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The Guardian - US
The Guardian - US
Maanvi Singh and agencies

HIV/Aids activist Hydeia Broadbent dies aged 39

A young Black woman smiles with her arms folded
Hydeia Broadbent in Houston, Texas, in 2014. Photograph: Marie D De Jesus/Houston Chronicle via Getty Images

Hydeia Broadbent, an HIV/Aids activist who from a young age campaigned to reduce stigma around the virus, died on Tuesday in her home in Las Vegas. She was 39.

Her father, Loren Broadbent, announced her death in a Facebook post. He did not share a cause of death.

“Despite facing numerous challenges throughout her life, Hydeia remained determined to spread hope and positivity through education around HIV/AIDS,” he wrote.

Hydeia Broadbent was adopted by Patricia and Loren Broadbent as a baby, and was diagnosed as positive with HIV, the virus that causes Aids, at age three. By the time she was six years old, Broadbent was sharing her story on television – with the aim of educating the public and reducing stigma surrounding the virus. When she was seven, she starred in a Nickelodeon special with the basketball star Magic Johnson, who by then had revealed his HIV-positive status.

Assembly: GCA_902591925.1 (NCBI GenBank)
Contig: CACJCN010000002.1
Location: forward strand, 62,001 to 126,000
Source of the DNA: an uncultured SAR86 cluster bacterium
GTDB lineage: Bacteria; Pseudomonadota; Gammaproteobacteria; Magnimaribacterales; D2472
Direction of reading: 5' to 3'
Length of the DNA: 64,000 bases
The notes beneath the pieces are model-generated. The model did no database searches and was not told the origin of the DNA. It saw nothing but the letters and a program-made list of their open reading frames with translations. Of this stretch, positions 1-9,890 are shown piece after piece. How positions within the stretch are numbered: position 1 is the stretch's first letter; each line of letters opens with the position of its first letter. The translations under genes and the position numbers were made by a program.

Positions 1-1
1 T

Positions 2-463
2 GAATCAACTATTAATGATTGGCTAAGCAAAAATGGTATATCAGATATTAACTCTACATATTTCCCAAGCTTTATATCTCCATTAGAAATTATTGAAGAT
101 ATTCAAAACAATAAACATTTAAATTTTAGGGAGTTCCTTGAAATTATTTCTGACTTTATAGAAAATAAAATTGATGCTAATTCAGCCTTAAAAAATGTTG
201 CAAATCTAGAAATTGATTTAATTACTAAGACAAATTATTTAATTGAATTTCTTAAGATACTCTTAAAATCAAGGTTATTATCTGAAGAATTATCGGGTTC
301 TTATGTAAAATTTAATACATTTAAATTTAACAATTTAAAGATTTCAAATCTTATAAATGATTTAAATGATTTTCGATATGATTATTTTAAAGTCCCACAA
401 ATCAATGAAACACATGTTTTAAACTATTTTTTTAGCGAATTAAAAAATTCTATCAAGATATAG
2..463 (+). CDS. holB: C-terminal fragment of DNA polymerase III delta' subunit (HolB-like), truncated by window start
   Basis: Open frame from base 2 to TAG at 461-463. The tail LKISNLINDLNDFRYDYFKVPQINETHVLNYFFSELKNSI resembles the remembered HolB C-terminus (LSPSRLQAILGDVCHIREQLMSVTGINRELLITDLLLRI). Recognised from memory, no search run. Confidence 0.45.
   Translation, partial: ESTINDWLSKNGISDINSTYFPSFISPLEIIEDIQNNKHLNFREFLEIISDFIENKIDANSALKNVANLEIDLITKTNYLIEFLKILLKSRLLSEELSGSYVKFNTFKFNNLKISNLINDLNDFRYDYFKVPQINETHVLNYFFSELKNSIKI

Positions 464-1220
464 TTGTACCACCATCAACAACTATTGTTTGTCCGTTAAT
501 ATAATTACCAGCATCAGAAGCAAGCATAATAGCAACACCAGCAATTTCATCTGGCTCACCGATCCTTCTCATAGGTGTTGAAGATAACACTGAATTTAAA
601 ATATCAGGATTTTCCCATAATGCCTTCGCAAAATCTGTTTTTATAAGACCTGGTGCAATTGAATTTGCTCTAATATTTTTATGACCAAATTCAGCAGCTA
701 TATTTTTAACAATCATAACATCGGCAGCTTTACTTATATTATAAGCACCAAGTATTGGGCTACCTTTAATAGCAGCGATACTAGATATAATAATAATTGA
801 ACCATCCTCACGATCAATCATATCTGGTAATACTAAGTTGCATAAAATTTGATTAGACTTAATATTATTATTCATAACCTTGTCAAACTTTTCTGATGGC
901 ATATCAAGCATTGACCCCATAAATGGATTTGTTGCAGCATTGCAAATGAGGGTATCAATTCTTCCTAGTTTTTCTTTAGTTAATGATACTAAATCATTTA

A young Black girl with cornrows, pink lipstick and a dark jeans jacket leans her left cheek on her hand, looking up at someone beyond the camera. Beyond her in a pew are a row of young Black people.
Broadbent at a church in Los Angeles to talk about being 16 and growing up with Aids, on 10 March 2001. Photograph: Robert Gauthier/Los Angeles Times via Getty Images

Johnson posted a clip from the segment on social media following the news of Broadbent’s death. “By speaking out at such a young age, she helped so many people, young and old, because she wasn’t afraid to share her story and allowed everyone to see that those living with HIV and AIDS were everyday people and should be treated with respect,” he wrote. “Thanks to Hydeia, millions were educated, stigmas were broken, and attitudes about HIV/AIDs were changed.”

At age 11, Broadbent appeared on The Oprah Winfrey Show, and at 12, she spoke at the Republican national convention, where she told the crowd: “I am the future, and I have Aids.”

She continued to speak about HIV/Aids as an adult, seeking to fight misinformation and increase awareness about available treatments and ways to stop transmission of the virus. She worked with the Centers for Disease Control and Prevention (CDC) on the Let’s Stop HIV Together campaign and launched the Hydeia L Broadbent Foundation.

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